Tips for visiting Abu Dhabi’s Grand Mosque

The third largest mosque in the world, Sheikh Zayed Grand Mosque holds more than 40,000 worshipers and has three Guinness World Records. An easy day trip from Dubai, visit for modern Islamic architecture or marvel at the delicate floral decorations made from semi-precious stones

The Sheikh Zayed Grand Mosque, located in the United Arab Emirates’s capital city of Abu Dhabi, is the largest mosque in the country and is a key place of worship for daily, Friday and Eid prayers.

An iconic landmark, the mosque took 12 years to build after constructed began in 1996 and is the third-largest mosque in the world at 22,412 square meters.

Sitting by manicured gardens, Sheikh Zayed’s vision for the Grand Mosque, which can hold 40,000 worshippers and visitors, was to incorporate architectural styles from different Muslim civilizations and celebrate cultural diversity.

Turkey, Morocco, Pakistan, Egypt and other Islamic countries were the inspirations behind the design, which includes calligraphy encircling the hollows of the domes, etched with verses from the Quran and painted with gold leaves in An-Naskh lettering.

Additionally, the mosque has three Guinness World Records: the largest handwoven carpet, the biggest chandelier and the largest dome of its kind in the world.

Visible from the bridges joining Abu Dhabi Island to the mainland, the building consists of 82 white marble domes, 1,096 exterior columns, 96 semi-precious jewel-encrusted internal columns and seven 24-carat gold plated Swarovski crystal chandeliers.

How to get there:

Abu Dhabi: If staying in the capital, the mosque is easy to reach. All taxi drivers will know where the mosque is and taxis are reasonably priced. You can simply book one through your hotel or flag one down by the roadside. The fare starts at AED 3.50 and goes up by AED 1.60 every 1km for up to 50km.

Dubai: Abu Dhabi is an easy day excursion from Dubai and is only one hour away by taxi or tour bus. A taxi from the city to the capital costs between AED 250 – 300 one way.

Alternatively, if you want to travel by public bus between the two emirates, the E100 and E101 buses provide regular services. A one-way ticket costs around AED 25 and the journey takes around two hours.

The E100 bus serves Al Ghubaiba Bus Station in Bur Dubai.

The E101 bus arrives and departs from Ibn Battuta and is recommended for those travelling to and from the Palm Jumeirah, Marina, JBR or JLT areas.

A full bus timetable can be found here.

Opening times:

The mosque is open from 9:00am – 10:00pm most days, except on Fridays when the mosque is only open to visitors after 4:30pm to 10:00pm.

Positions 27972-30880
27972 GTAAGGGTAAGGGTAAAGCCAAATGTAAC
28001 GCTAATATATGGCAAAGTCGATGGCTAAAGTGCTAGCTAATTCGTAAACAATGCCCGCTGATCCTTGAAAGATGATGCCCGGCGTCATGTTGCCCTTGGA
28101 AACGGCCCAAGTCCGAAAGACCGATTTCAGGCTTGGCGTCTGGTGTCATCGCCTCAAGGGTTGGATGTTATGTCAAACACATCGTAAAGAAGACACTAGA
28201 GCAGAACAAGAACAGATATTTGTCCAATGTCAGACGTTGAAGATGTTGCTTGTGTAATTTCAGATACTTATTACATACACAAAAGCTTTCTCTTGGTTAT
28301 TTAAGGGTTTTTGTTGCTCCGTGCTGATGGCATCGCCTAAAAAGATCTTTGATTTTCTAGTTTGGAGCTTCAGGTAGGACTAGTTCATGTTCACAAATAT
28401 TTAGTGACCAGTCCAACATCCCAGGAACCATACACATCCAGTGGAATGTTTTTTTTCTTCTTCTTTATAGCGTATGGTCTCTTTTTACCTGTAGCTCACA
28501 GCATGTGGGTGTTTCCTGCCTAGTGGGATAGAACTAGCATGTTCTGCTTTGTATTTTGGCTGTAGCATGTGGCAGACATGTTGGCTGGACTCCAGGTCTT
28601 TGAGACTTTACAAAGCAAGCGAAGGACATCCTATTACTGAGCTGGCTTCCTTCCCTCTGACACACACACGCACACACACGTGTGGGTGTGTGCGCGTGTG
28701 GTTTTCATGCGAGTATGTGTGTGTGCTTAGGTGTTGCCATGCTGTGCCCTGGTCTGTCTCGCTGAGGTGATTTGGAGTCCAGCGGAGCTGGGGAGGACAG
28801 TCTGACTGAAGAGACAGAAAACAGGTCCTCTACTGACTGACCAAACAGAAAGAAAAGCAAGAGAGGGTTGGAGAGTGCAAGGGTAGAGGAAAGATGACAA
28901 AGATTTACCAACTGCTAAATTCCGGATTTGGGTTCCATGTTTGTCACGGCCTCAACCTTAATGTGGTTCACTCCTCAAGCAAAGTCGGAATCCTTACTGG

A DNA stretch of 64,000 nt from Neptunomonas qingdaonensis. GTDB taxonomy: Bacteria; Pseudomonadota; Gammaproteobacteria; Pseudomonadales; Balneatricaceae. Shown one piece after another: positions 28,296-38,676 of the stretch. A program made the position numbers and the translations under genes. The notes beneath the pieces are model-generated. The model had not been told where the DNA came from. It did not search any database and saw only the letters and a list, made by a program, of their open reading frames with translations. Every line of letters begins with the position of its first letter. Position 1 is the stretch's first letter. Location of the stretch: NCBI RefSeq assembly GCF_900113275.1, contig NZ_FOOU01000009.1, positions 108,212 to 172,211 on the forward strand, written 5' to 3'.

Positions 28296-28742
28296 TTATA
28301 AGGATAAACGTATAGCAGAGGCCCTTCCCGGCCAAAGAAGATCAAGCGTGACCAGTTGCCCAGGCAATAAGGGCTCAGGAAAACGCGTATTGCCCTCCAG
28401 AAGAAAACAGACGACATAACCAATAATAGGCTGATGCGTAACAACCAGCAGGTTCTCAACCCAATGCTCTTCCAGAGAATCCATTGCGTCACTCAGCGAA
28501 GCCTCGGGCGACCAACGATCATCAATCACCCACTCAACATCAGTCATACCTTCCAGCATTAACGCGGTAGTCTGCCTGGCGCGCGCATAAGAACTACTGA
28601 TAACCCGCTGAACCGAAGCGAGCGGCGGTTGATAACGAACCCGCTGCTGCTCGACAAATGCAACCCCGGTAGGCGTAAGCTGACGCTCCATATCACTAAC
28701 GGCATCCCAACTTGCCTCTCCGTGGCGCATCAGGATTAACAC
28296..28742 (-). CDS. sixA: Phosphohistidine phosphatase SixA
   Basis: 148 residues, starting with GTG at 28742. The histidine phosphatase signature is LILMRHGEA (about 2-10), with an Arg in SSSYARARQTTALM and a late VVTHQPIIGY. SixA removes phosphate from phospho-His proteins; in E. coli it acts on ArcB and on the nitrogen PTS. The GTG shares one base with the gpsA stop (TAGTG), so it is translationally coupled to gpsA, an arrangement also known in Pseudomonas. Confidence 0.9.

TIP: If possible, visit during weekdays to avoid crowds. During the Islamic holy month of Ramadan, opening times change to Saturday – Thursday, 9:00am – 14:00pm and is closed on Fridays.

Entry cost: Free

TIP: Guided tours are available and are free, operating on a walk-in status. It is advised that you show up around 15 minutes before the tour starts. The tour will take around 45 mins to one hour. Tours can be found here.

Dress code:

The mosque operates a strict dress code and behavior policy.

Women’s arms, legs and hair should be covered. No tight clothing is allowed, nor is transparent clothing.

Men are allowed to wear t-shirts, but their shoulders must be covered. Long trousers are also needed. No shorts are allowed.

Click here for more information on the dress code.

Visitors are also asked not to hold hands, shout or make signs with their hands when taking photos.

TIP: Don’t forget to take sunglasses… not only is it sunny but the white marble can be super bright on the eyeballs.

What to look out for:

Designs

More than 90,000 tonnes of pure white marble was used in the mosque’s construction, that was shipped from the Republic of Macedonia.

Delicate floral designs inlaid with semi-precious stones, such as lapis lazuli, red agate and mother-of-pearl, decorate a variety of marbles and provide a delicate nature to the massive building.

The mosque’s main floral displays are the work of Royal College of Art’s designer Kevin Dean and depict flowers that can be found in the Middle Eastern region, such as tulips, roses and irises.

Chandeliers:

Inside the mosque’s main prayer hall hang three steel, gold, brass and crystal chandeliers filled with primary-coloured light.

The largest weighs approximately 11 tonnes and sparkles with Swarovski crystals, in addition to 40kg of 24-karat galvanised gold.

Carpet:

The world’s largest loomed carpet was made by 1,200 craftspeople who hand-knotted the 5,700 sq metres of woolen thread on a cotton base, taking two years to complete.

Made from Iranian cotton and New Zealand wool, it was flown in from Iran.

The carpet includes green, one of the colours in the UAE flag, while the yellow beige colour represents sand.

Domes:

There are 82 white domes, the largest located at the center of the main hall, measuring 85 metres high with a diameter of 32.8 metres.

The inner parts of the domes are made with Moroccan artistry.

TIP: Visitors are not allowed to walk through the center of the mosque.

TIP: Sheikh Zayed’s mausoleum is on the approach to the mosque entrance, but only sitting presidents are allowed to enter.

TIP: Photographs of the mausoleum are not permitted. However, visitors are able to photograph all other parts of the mosque.

Checking out C & J.

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